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Toll Roads: Too Far Out for Michigan?

Posted to on Thursday, December 23, 2010

INTRO: In January, Rick Snyder will be looking for extra government revenue just like Governor Granholm did for the past 8 years. Two years ago, the Michigan Transportation Funding Task Force recommended toll roads. Michigan Now’s Chris McCarus reports on what toll roads could do for the budget and how hard they would be to set up.

On December 13, the governor-elect spoke to a largely republican crowd in Lansing.

“We are going to be bold.”

Said Rick Snyder. And he said he would balance the books while keeping expectations high.

“In the first six months of this administration we’re gonna try to achieve incredible things that you would think would take years or decades.”

One thing being put forth is toll roads. Soji Adelaja is Director of the Michigan State University Land Policy Institute.

“If toll roads can improve transportation infrastructure in the state or even education, then boy they represent a value added in the hundreds of millions net.”

That could pad the $3.2 billion budget at the Michigan Department of Transportation. Overdrive Magazine ranks Michigan’s roads second worst in the country. The potholes in the roads and the budget holes are expected to get even larger next year. Professor Adelaja says tolls would help.

“Many states in the country have toll roads. And in almost all cases they’re revenue generators.”

31 states have toll roads, some, like Ohio’s, extend a couple hundred miles. Adelaja says as long as the fees aren’t too high, drivers won’t take alternate routes to avoid paying. He says the main problem is in Michiganders’ heads. Because this is the car state.

“I think the history that led us to being against toll roads is not doing anything to hurt auto sales. But we need to ask ourselves whether toll roads still stand in the way of the success of the automobile industry. This issue is not whether we should have toll roads. It’s what we use toll road revenues to do.”

In 2008, A state wide panel suggested tolls to the governor and the legislature. If they said yes we’ll do it, then roads like I-75, I-96 or US 131 could churn out profit. Tim Hoeffner is the Administrator of The Office of Project Advancement, for the Michigan Department of Transportation.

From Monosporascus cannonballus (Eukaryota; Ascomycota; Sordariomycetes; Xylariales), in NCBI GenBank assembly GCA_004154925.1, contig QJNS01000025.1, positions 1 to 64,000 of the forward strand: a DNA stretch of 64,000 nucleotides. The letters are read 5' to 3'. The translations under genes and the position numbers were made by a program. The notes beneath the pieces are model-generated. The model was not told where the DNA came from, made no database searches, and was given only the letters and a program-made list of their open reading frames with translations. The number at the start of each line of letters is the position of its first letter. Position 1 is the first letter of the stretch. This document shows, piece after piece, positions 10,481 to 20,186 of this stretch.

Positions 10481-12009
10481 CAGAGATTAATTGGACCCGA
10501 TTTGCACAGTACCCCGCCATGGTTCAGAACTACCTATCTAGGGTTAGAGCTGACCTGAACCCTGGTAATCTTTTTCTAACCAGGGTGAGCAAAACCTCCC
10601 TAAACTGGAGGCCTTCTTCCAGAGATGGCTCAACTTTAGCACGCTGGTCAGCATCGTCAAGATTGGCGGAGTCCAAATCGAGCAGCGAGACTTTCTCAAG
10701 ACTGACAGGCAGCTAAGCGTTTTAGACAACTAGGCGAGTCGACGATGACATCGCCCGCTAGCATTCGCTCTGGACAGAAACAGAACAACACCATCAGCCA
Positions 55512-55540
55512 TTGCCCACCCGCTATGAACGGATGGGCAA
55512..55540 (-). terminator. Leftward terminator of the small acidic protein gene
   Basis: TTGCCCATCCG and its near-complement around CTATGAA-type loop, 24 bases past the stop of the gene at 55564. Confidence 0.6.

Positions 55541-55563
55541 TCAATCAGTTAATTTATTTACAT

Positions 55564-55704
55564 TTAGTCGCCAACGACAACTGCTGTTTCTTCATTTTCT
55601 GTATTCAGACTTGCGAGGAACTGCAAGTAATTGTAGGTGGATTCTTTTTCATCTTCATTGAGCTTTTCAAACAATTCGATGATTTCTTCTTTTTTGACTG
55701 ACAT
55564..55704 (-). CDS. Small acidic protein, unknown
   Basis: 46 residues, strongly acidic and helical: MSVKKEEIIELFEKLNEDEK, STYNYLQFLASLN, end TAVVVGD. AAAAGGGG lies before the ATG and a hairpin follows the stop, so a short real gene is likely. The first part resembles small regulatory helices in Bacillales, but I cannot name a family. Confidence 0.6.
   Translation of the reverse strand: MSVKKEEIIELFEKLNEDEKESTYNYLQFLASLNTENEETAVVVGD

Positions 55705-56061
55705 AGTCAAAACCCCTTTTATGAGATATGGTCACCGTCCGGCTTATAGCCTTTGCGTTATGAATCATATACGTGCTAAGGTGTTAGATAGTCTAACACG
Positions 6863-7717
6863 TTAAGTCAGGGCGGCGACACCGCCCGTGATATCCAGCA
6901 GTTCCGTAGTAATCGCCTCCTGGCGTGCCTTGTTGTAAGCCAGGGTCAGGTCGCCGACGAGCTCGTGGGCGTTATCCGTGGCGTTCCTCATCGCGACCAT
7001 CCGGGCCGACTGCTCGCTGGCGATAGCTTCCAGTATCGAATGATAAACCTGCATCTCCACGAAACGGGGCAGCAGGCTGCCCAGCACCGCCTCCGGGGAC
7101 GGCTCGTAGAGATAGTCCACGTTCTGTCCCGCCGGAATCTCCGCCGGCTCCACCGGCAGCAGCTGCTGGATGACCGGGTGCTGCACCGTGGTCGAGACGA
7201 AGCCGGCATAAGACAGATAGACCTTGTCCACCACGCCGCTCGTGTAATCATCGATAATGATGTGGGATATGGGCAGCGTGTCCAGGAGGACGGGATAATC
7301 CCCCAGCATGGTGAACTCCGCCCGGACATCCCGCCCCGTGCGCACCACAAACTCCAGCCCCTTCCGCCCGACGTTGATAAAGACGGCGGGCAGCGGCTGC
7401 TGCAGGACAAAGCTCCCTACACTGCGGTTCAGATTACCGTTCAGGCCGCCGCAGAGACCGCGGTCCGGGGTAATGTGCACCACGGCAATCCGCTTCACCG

“With the technology advancements that have occurred, all electronic tolling and other ways of taking and capturing the amount that people have used the system, it’s gotten less expensive and less intrusive.”

Hoeffner says cars don’t have to slow down as much. Electronic sensors know where you get on and get off. Then they’ll bill you by credit card or pay pal.

“People are already paying their fuel tax. They’re paying their registration fees. You would be asking them to pay an additional fee. I think you have to explain what you’re going to get for that money.”

A smoother road, a wider road, a new school or maybe even a light rail line. But’s not the arrangement right now. Billionaire Matty Maroun is making more on tolls than the government.

This is the Ambassador bridge in Detroit. Maroun owns it and collects $4 for each car. He wants to build another bridge to Canada by himself. State Representative Rachida Tlaib hopes he doesn’t. She wants public toll roads so the government gets the money. Tlaib lives a few streets away.

“The idea has always been floating around for years. I think a lot of folks have been talking about this public private partnership and trying to create a mechanism to raise money for these kinds of road repairs that are needed in our state. We have really beat up roads. And also what’s been floating around is the gas tax. So there’s been a lot of talk about that. People know there’s a need there. So everything’s on the table now.”

Representative Tlaib and Governor Snyder could soon be across from each other at the table and neither will have much time or money to negotiate with.

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